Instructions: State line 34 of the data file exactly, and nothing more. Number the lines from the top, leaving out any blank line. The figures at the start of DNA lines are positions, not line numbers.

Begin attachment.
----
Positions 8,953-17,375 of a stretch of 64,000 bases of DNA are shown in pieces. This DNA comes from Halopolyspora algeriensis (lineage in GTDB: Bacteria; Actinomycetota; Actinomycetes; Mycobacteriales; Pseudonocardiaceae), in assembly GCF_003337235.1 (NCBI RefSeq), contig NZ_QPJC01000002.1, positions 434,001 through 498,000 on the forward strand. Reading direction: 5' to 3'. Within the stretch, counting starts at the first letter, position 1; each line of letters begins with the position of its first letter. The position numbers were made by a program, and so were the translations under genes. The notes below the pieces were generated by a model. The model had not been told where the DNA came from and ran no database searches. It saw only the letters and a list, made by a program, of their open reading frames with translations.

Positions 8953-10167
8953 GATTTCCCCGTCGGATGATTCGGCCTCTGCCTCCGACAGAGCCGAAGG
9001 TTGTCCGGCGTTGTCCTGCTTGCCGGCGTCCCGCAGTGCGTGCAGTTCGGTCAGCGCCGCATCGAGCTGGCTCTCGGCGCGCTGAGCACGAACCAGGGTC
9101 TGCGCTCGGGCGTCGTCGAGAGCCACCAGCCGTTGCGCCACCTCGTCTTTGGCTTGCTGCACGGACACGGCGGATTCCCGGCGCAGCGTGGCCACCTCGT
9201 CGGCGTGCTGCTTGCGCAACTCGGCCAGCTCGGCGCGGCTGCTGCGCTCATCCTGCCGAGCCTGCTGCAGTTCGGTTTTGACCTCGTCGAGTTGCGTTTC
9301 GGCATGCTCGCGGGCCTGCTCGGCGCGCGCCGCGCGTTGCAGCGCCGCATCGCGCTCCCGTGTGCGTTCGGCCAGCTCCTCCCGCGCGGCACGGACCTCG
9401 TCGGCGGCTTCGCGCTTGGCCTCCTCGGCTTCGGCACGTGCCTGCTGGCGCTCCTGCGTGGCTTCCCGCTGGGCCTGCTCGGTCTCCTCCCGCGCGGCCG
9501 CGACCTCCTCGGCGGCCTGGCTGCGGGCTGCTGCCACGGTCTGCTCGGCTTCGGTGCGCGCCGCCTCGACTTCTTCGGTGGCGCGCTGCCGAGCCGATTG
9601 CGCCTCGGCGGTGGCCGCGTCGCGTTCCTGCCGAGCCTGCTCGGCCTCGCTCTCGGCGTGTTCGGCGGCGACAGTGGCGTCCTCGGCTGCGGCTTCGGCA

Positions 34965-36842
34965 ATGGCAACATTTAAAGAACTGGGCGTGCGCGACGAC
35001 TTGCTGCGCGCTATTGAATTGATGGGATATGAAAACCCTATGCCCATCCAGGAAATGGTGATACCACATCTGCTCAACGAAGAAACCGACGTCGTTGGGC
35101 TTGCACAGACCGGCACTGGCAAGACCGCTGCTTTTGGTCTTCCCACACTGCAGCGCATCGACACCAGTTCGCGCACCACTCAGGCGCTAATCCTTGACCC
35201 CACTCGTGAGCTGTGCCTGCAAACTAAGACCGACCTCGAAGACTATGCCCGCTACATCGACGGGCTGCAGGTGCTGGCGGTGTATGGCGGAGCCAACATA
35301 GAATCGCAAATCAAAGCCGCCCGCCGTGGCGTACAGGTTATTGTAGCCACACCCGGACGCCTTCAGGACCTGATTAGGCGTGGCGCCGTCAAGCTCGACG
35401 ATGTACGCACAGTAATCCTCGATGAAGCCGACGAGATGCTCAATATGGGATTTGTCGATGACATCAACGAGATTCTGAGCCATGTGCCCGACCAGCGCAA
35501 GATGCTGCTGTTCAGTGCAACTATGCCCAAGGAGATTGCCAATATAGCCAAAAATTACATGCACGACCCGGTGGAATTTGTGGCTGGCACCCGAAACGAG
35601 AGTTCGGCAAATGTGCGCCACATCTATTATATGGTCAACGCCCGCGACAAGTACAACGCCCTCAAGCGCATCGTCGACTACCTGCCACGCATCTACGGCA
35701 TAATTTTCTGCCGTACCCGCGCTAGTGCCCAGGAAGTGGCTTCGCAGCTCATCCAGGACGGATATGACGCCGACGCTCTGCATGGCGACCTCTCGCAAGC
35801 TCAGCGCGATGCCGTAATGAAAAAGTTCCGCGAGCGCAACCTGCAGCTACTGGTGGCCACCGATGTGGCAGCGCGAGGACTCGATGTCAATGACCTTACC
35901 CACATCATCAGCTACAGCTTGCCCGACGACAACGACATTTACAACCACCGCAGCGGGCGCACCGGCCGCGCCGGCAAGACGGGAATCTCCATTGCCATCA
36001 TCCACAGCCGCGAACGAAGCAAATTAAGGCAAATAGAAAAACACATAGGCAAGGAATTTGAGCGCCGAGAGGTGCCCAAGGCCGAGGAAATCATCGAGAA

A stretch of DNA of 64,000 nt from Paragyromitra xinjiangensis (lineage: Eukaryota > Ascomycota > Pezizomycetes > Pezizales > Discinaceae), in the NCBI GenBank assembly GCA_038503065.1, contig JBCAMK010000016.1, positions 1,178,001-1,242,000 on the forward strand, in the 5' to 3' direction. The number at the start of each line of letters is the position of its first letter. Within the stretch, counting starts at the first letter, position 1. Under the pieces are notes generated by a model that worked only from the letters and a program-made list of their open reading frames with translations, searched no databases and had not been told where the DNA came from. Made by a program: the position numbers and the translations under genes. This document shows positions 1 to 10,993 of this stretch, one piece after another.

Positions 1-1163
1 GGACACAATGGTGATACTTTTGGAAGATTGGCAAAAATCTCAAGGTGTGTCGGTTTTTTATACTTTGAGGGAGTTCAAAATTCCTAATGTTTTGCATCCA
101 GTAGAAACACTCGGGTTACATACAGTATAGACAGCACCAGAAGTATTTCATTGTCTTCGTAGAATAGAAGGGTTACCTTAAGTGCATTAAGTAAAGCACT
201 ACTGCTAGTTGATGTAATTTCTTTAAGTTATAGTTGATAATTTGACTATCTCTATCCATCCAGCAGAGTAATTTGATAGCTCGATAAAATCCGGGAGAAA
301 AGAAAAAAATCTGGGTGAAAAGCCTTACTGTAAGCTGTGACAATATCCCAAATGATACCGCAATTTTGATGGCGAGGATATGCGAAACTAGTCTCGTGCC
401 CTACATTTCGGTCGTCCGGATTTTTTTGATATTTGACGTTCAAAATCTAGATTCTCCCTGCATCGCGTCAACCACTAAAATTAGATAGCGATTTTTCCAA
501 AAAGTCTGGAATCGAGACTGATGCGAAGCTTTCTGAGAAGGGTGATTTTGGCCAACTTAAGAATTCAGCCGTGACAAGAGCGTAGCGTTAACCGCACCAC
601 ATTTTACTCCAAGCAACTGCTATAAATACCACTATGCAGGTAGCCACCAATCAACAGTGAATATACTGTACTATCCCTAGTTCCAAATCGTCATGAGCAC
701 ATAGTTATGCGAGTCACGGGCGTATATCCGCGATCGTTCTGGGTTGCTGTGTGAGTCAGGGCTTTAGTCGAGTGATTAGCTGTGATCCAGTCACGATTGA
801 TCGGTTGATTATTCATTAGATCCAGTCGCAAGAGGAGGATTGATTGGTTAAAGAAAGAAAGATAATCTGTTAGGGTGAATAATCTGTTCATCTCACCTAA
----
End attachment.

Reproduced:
801 TCGGTTGATTATTCATTAGATCCAGTCGCAAGAGGAGGATTGATTGGTTAAAGAAAGAAAGATAATCTGTTAGGGTGAATAATCTGTTCATCTCACCTAA